all around, a burrowing in…
the shadows crossed the line this week. the equatorial line that cinches the earth’s belly at the waist. those of us on the upside of that line, we’re in shadow now. minute by minute, inch by inch, we’re tipping away from the sunlight, into the deepening, lengthening shadow.
it’s autumn, season of molasses light. season of hauling out the sweaters, putting seed back into the feeders, hauling out cook pots we’ve not seen maybe in months. it’s the season when deep-down parts of me come humming back to attention. everything about it — the scents, the slant of light, the goosebumps of early morning — seems to me a call to begin the in-burrowing.
i was home alone all week so autumn’s call had little distraction. i did as instructed: sifted through the bins of bulbs, cut back the ramshackle runaway garden, plucked the last of the bright orange tomatoes off the vine (it’s a game of where’s waldo, really, rummaging through the tangled vines in search of the ones so certainly orange, i know their time has come). inside, in the kitchen where i ply my alchemies and my otherworldly ministrations, i glugged olive oil, chopped fennel, carmelized onions. i invented things to do with figs.
today i amble to the airport, to fly back to the corner of the jersey shore, tucked between a pond and a river, where my husband is sifting through the decades of his family’s home, the 19th-century house where untold stories are being resurrected every day: a wedding album never seen (not by me or my husband, anyway), a dashiki worn on a south american concert tour, a baseball bat commemorating willie mays’ 600th home run. i am eager to be alone in the house of the woman i am very much missing, while my husband is out attending to the thousands of things on a list when you are closing a chapter of lives fully lived.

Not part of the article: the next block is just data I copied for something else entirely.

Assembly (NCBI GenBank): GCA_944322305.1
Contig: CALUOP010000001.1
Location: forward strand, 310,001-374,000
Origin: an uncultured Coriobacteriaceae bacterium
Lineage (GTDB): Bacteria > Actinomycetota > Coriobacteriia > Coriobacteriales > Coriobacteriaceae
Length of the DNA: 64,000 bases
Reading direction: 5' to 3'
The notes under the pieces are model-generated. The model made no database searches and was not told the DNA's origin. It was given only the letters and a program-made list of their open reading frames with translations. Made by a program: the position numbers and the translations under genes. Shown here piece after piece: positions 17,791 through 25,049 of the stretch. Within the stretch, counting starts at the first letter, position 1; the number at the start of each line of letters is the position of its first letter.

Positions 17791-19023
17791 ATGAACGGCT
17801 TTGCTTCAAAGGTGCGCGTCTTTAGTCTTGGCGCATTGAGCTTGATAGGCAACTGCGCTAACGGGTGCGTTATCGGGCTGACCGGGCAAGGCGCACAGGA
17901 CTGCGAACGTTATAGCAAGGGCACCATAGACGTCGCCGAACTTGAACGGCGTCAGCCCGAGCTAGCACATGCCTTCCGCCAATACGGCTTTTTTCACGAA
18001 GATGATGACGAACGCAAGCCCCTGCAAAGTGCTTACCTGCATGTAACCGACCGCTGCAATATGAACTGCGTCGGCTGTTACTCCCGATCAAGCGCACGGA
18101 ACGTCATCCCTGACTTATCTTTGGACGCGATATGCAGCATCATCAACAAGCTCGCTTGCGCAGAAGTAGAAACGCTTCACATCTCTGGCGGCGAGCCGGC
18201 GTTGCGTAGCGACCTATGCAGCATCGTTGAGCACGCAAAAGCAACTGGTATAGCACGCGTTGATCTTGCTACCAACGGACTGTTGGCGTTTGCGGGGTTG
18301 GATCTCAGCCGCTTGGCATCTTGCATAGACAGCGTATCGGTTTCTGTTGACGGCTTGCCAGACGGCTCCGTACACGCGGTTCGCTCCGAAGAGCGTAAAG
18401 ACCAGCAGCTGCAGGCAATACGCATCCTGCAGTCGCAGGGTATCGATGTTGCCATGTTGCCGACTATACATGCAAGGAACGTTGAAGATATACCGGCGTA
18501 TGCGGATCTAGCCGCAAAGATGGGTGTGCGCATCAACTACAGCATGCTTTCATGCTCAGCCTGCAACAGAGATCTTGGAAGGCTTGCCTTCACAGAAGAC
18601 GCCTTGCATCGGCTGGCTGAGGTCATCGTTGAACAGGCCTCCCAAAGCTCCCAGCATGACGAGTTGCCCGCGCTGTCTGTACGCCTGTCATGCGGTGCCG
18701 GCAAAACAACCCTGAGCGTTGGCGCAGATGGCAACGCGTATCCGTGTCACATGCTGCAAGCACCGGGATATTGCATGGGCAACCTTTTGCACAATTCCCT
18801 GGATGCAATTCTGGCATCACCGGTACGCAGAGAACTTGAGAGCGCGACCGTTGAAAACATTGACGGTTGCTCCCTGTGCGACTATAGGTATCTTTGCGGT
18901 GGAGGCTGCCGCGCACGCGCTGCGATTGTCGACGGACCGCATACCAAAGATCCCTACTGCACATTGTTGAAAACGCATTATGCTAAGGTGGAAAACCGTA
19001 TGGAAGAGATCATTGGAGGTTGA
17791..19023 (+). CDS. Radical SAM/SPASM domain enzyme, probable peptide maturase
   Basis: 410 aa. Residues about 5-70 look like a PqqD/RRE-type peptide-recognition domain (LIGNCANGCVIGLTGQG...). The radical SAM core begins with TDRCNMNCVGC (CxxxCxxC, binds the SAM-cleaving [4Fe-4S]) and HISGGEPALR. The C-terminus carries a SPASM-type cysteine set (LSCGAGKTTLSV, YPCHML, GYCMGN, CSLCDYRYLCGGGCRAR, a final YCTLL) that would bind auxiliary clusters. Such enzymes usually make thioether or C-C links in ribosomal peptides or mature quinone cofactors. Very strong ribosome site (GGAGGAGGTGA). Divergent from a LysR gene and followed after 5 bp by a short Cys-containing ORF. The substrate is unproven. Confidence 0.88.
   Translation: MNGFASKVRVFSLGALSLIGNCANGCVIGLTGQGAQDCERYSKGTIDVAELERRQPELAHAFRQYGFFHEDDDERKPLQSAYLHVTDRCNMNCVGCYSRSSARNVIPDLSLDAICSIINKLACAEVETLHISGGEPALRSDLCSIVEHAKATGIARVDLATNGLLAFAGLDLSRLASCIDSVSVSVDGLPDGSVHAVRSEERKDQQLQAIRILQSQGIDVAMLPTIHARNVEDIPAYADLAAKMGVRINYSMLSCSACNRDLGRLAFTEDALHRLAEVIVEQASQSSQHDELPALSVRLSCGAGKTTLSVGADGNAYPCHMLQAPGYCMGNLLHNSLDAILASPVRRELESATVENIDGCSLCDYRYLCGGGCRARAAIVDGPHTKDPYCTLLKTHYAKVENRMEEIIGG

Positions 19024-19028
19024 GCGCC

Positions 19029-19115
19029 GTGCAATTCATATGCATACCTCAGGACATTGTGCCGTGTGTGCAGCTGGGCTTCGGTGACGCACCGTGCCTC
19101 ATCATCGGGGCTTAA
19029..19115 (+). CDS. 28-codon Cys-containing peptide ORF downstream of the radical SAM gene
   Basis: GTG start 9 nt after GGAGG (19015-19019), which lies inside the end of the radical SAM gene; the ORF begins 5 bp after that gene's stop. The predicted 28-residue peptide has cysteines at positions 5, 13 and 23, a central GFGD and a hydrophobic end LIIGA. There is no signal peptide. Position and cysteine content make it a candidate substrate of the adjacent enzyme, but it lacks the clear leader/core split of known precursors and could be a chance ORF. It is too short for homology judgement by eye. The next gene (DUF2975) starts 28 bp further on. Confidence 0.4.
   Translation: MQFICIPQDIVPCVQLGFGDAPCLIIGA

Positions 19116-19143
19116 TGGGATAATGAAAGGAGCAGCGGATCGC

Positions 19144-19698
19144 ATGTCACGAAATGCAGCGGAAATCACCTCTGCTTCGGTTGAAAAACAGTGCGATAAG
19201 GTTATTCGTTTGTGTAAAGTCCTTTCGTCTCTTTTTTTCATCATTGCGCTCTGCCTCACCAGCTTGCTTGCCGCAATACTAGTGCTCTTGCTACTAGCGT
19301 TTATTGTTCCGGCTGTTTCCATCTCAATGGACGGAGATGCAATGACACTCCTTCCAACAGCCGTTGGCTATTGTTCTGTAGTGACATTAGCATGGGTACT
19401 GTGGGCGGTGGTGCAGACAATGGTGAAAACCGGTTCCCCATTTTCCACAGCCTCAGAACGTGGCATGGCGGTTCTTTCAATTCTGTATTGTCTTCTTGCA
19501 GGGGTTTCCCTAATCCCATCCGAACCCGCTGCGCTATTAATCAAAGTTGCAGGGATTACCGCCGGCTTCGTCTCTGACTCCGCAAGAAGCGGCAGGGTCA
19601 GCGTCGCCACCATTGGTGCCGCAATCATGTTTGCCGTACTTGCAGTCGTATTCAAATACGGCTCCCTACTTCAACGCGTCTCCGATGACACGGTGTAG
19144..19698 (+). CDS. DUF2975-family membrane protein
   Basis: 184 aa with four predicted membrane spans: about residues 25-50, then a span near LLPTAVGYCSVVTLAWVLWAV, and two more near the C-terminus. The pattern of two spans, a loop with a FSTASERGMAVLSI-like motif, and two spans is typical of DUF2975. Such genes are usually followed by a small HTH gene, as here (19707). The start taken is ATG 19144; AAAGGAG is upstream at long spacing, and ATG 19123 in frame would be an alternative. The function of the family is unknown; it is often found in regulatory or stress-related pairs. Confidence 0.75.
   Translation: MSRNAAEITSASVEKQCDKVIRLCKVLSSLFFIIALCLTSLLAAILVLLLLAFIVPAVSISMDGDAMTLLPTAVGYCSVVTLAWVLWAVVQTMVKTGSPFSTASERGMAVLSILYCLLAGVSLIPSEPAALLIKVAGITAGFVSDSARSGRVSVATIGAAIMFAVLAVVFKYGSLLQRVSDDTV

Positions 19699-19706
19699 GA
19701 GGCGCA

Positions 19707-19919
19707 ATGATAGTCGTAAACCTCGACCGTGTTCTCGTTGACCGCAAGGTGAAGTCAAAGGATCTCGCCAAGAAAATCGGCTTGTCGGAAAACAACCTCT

my job is to sift through her kitchen, to pull from the shelf the mug she always shared with her husband of sixty years, each one taking a sip of the morning’s coffee, passing the mug back and forth across the maple table, all to the quiet tune of news pages turning. the sort of sacramental moments that unfurl across the span of a lifetime, of a marriage of decades. i will sift, too, through her cookbooks, the ones i hardly think she ever cracked, for cooking to her — a woman who came of age as the feminism of the 1960s was tearing down the eastern seaboard — was pure distraction, and dinner was apt to be a thawed-out Tastee burger (bun and all tossed in the freezer after a run through the drive-in, especially if selling on discount, and i’m told the pickle never really warmed in the toaster oven that served as her main kitchen appliance). i hear there’s a Settlement Cook Book, circa midcentury, i’ll add to my jewish cookery shelf. i’ve reason to believe it will be in pristine condition, not a single splatter of schmaltz (unlike the one already on my shelf; one given to me when i married my jewish beau). there will be pangs that hurt, and moments that make us laugh till we cry. and moments, too, that do both.
all of it — the days home alone, really alone, and the somber-toned trip to new jersey, where a for-sale sign is now staked in the yard — has drawn me deep down more swiftly than in most autumns. i’m finding i need to work a little harder, tread more vigorously, to keep from going under, into the darker shades of the shadow. once again, there’s little to distract me. so i’m listening to the wisdom of the season. i’m surrendering to the call to burrow in, to put the garden to bed, to stock the cellar for winter. to batten the hatches, throw a thicker blanket onto the bed. to not get in the way of the work of the lengthening shadows.